The SMBC comic from a few days ago goes like this:
Something didn’t seem right about the whole thing but SMBC is usually grounded on at least some fact, so I decided to explore, and it turned out to be more interesting than I had earlier thought.
It turns out that the term vanilla (used to describe the beans) does come from the Latin root vagina, but it’s not as simple as that.
In Latin, the word vagina meant just a sheath or a scabbard (kinda makes all those dick jokes funnier, eh). The Latin word wasn’t used in an anatomical sense in classical times. As usual, we turn to our friend EtymOnline:
vagina (n.) 1680s, from L. vagina “sheath, scabbard” (pl. vaginae), from PIE *wag-ina- (cf. Lith. voziu “ro cover with a hollow thing”), from root *wag- “to break, split, bite.” Probably the ancient notion is of a sheath made from a split piece of wood (see sheath). A modern medical word; the Latin word was not used in an anatomical sense in classical times. Anthropological vagina dentata is attested from 1908.
In Spanish, we get vaina which comes from the Latin vagina, and means more or less the same thing—sheath/pod. The diminutive form of vaina in Spanish is vainilla. The diminutive form of a word is usually a form that expresses a smaller version of the same object. Many languages use diminutive forms as terms of endearment. In Hindi, for instance, you add -u to names to make ‘cuter’ versions of those names. E.g. Rajiv –> Raju, Nishant –> Nishu, and so on.
Vainilla then means small pod, and this was the word the Spanish and Portuguese explorers chose for the Vanilla bean. This was also used for its scientific name Vanilla planifolia. That’s how Vanilla came to English. And EtymOnline agrees.
vanilla (n.) 1660s, from Sp. vainilla “vanilla plant,” lit. “little pod,” dim. of vaina “sheath,” from L. vagina “sheath” (see vagina). So called from the shape of the pods. European discovery 1521 by Hernando Cortes’ soldiers on reconnaissance in southeastern Mexico.
It is interesting to note that, although vanilla does indeed derive from the Latin vagina, it has nothing to do with the female reproductive organ, because it evolved with the sheath/pod meaning all through. In the meanwhile, the same Latin term got co-opted into English for referring to the sexual organ, having nothing to do with fragrant beans. In summary:
There’s another interesting thing: how the SMBC comic changes the head of the modifier little. Even if we take vanilla to refer to the sexual organ, the diminutive form would imply that it means little vagina. However, when the character in the comic summarizes Vanilla Sex as a little vaginal sex, it makes little modify sex instead of vagina, giving it the sense a bit of vaginal sex, instead of sex with a small vagina, which is what vanilla sex would technically mean if it were indeed derived the way SMBC claimed.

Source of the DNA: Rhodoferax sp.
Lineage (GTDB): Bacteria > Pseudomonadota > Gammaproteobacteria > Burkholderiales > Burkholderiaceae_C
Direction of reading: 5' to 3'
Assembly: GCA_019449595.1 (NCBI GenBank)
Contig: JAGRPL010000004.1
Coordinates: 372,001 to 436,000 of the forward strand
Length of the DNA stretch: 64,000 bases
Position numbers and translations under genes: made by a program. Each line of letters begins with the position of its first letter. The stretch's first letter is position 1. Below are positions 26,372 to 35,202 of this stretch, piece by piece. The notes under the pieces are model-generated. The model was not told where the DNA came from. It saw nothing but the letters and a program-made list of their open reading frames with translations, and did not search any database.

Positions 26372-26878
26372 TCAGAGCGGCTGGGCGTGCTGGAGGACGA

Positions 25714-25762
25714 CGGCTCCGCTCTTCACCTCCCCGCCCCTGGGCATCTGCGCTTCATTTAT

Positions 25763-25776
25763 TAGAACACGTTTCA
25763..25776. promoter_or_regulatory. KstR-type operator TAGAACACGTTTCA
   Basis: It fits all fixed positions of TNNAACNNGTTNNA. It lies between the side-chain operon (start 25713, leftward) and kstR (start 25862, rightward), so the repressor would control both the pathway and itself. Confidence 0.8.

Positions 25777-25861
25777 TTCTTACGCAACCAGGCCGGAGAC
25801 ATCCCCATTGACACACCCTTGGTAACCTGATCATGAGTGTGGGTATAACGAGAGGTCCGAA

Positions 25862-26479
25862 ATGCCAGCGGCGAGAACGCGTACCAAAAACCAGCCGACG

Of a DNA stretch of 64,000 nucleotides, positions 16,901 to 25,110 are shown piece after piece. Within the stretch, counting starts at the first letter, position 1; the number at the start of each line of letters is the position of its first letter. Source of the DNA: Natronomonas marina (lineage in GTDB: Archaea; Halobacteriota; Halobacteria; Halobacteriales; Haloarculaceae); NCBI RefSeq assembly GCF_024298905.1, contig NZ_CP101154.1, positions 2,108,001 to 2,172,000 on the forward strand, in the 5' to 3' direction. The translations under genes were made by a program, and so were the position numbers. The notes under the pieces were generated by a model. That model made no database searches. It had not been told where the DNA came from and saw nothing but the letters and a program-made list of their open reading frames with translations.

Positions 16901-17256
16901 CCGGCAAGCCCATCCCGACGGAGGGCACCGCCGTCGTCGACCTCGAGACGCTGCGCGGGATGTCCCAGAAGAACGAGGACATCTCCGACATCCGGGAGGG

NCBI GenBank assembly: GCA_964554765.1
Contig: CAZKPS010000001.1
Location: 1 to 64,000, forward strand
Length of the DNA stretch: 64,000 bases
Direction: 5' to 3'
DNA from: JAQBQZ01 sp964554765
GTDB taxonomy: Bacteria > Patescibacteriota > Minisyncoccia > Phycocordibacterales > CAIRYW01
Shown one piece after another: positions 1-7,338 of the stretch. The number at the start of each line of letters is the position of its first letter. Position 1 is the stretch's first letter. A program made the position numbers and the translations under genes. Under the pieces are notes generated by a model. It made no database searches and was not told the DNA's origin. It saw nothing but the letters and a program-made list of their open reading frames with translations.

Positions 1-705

Which brings us to the main premise—the term vanilla sex. It is clear that vanilla here refers to the ice-cream flavour, and EtymOnline confirms:
Meaning “conventional, of ordinary sexual preferences” is 1970s, from notion of whiteness and the common choice of vanilla ice cream.
The use of the word vanilla as an attributive modifier meaning plain/commonplace/whatever you would typically expect/without any additions/bare minimum is fairly common, and refers to the ubiquitous vanilla flavor of the ice-cream that is often used as a base flavor. I did a quick search for vanilla [n*] (which would search for the word vanilla followed by a noun) on the Corpus of Contemporary American English (referred to affectionately as COCA) and I am listing a few varied examples of vanilla used in the sense I discussed:
A sense that you had a feeling that somebody thought you were this sort of middle class vanilla girl, and you needed to break free of that image (1998)
Good, high cheekbones, a kitteny little nose, playful blue eyes — a vanilla princess through and through. (2011)
I have what I consider a very vanilla personality. I just show up and do my thing. (2007)
But they supply the only red glare in a show that otherwise reduces a war to a vanilla pageant. (2009)
The reel looks nice but delivers a vanilla performance. (2010)
“With a plain vanilla name like Jones, you got ta have a first name that’s special,” she’d said (2007)
“It’s an NGO,” Mr. Murphy said. “Just your plain vanilla NGO that does aid work.” (2005)
And finally, IIT Bombay calls its basic BTech curriculum (without Minors, Honors or any other courses above what is mandatory) a vanilla curriculum. As any IITian would attest, it rarely involves vaginas, small or otherwise.
(Hat tip to Raja Vinay Chandra for pointing out this comic to me)
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